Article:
• Assisting consumers in detecting fake reviews: The role of identity information disclosure and consensus

    Munzel, Andreas (Journal of Retailing and Consumer Services, 2016)
    Current discussions in academia and in the press increase consumers’ awareness of potentially deceptive online reviews. The increasing practice of fake reviews posted online not only jeopardizes the credibility of review sites as important information sources for individuals but also endangers a valuable source of information for service providers. Two studies shed further light on the role of consensus and identity-related information in assisting consumers detect potentially faked reviews. In one preliminary study, a sample of 4826 rejected and 4881 published online reviews was analyzed to investigate the differences in the disclosure of author-related information such as name and age as well as star ratings across those reviews. In the main study, a 3 (identity disclosure) x 2 (consensus) x 2 (priming of fake reviews) experiment was carried out with 390 respondents. The results highlight the relevance of the review's consensus in relation to the overall rating of previous reviews and corroborate the results of the preliminary study from the perspective of an internet user: the value of the amount of available information on the review's author in assisting individuals detect potential fake reviews. This study complements research in computer science by highlighting the relevance of contextual—in addition to textual—indicators that assist internet users in detecting potentially deceptive online reviews.
  • The fairness of Human Resource Management

    Haines, Victor; Patient, David; Guerrero, Sylvie (Frontiers in Psychology, 2024)
    Although fairness is a pervasive and ongoing concern in organizations, the fairness of human resource management practices is often overlooked. This study examines how individual differences in justice sensitivity influence the extent to which human resource management practices are perceived to convey principles of organizational justice. Using a matching sample of 283 university students from three academic units in two countries, justice sensitivity was positively associated with subsequent assessments of the justice contents of 61 human resource management practices. The distinction between self-oriented and other-oriented justice sensitivities was helpful in determining perceptions of these human resource management practices and of a subset of pay-for-performance practices. The findings inform current research about the meanings borne by human resource management practices, and also increase understanding of entity judgment formation as an important aspect of systemic justice.
  • Success factors in new ventures: A meta-analysis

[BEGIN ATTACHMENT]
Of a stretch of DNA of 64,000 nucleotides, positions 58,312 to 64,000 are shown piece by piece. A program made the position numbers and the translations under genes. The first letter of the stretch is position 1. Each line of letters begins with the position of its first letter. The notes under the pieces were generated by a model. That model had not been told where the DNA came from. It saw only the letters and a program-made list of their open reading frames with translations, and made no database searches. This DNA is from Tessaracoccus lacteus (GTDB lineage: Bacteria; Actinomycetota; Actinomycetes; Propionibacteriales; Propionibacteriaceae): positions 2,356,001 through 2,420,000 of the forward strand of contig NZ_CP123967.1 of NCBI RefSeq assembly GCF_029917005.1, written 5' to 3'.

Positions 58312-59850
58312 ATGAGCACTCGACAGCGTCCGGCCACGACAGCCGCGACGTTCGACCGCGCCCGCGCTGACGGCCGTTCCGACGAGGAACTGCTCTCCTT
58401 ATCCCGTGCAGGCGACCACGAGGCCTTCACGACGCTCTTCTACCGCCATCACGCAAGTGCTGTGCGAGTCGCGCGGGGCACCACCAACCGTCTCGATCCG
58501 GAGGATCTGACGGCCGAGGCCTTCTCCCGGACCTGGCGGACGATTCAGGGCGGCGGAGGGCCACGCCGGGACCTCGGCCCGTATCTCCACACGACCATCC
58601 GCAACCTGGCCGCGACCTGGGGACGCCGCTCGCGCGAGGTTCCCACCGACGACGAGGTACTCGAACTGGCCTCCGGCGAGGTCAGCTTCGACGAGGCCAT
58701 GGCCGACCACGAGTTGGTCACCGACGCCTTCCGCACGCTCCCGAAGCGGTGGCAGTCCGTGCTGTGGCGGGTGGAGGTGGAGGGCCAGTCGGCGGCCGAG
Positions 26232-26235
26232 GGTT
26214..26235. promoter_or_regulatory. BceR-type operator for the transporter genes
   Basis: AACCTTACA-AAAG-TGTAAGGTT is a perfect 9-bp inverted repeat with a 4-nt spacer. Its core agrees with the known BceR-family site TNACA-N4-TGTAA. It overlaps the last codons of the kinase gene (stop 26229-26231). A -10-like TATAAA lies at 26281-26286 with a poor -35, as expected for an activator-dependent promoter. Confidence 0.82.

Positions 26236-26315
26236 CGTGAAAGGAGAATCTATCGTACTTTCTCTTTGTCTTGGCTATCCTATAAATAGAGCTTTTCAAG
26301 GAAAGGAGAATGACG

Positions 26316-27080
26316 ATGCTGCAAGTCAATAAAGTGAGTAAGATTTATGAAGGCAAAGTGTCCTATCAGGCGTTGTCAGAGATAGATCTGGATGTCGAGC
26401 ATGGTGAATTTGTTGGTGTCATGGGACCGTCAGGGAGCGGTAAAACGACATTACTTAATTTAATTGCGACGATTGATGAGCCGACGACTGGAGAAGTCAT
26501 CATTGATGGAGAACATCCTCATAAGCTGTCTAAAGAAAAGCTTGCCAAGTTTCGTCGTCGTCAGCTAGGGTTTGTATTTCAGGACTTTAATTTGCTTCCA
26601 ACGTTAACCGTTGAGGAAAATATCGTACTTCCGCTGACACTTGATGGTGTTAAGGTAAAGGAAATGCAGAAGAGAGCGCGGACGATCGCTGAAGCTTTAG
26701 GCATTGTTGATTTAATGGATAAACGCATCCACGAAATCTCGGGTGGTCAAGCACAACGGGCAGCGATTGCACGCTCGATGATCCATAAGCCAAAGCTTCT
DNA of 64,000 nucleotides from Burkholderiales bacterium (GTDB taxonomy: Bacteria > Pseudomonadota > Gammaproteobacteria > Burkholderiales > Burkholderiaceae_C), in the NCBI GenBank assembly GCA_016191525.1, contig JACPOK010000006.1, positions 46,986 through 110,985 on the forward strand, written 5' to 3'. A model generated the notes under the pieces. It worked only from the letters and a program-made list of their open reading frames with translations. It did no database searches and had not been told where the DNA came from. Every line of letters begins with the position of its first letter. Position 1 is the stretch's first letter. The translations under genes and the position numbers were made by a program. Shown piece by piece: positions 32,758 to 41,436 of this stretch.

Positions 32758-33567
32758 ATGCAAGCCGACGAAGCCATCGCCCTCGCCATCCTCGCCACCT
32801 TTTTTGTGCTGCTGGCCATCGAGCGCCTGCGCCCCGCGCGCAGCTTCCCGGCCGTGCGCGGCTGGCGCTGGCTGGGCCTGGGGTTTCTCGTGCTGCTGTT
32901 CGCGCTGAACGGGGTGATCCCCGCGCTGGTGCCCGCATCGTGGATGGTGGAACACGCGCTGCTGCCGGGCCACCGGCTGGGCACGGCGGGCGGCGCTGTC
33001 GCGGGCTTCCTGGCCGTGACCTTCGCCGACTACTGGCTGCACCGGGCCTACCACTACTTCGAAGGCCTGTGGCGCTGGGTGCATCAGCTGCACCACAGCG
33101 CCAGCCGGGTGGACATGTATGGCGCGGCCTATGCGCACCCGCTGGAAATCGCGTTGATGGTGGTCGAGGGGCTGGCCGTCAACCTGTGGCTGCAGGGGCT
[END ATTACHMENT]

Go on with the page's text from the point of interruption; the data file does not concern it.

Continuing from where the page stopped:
Song, Michael; Podoynitsyna, Ksenia; Van Der Bij, Hans; Halman, Johannes (Journal of Product Innovation Management, 2008)
    Technology entrepreneurship is key to economic development. New technology ventures (NTVs) can have positive effects on employment and could rejuvenate industries with disruptive technologies. However, NTVs have a limited survival rate. In our most recent empirical study of 11,259 NTVs established between 1991 and 2000 in the United States, we found that after four years only 36 percent, or 4,062, of companies with more than five full-time employees, had survived. After five years, the survival rate fell to 21.9 percent, leaving only 2,471 firms still in operation with more than five full-time employees. Thus, it is important to examine how new technology ventures can better survive. In the academic literature, a number of studies focus on success factors for NTVs. Unfortunately, empirical results are often controversial and fragmented. To get a more integrated picture of what factors lead to the success or failure of new technology ventures, we conducted a meta-analysis to examine the success factors in NTVs. We culled the academic literature to collect data from existing empirical studies. Using Pearson correlations as effect size statistics, we conducted a meta-analysis to analyze the findings of 31 studies and identified the 24 most widely researched success factors for NTVs. After correcting for artifacts and sample size effects, we found that among the 24 possible success factors identified in the literature, 8 are homogeneous significant success factors for NTVs (i.e., they are homogeneous positive significant metafactors that are correlated to venture performance): (1) supply chain integration; (2) market scope; (3) firm age; (4) size of founding team; (5) financial resources; (6) founders' marketing experience; (7) founders' industry experience; and (8) existence of patent protection. Of the original 24 success factors, 5 were not significant: (1) founders' research and development (R&D) experience; (2) founders' experience with start-ups; (3) environmental dynamism; (4) environmental heterogeneity; and (5) competition intensity. The remaining 11 success factors are heterogeneous. For those heterogeneous success factors, we conducted a moderator analysis. Of this set, three appeared to be success factors, and two were failure factors for subgroups within the NTVs' population. To facilitate the development of a body of knowledge in technology entrepreneurship, this study also identifies high-quality measurement scales for future research. The article concludes with future research directions.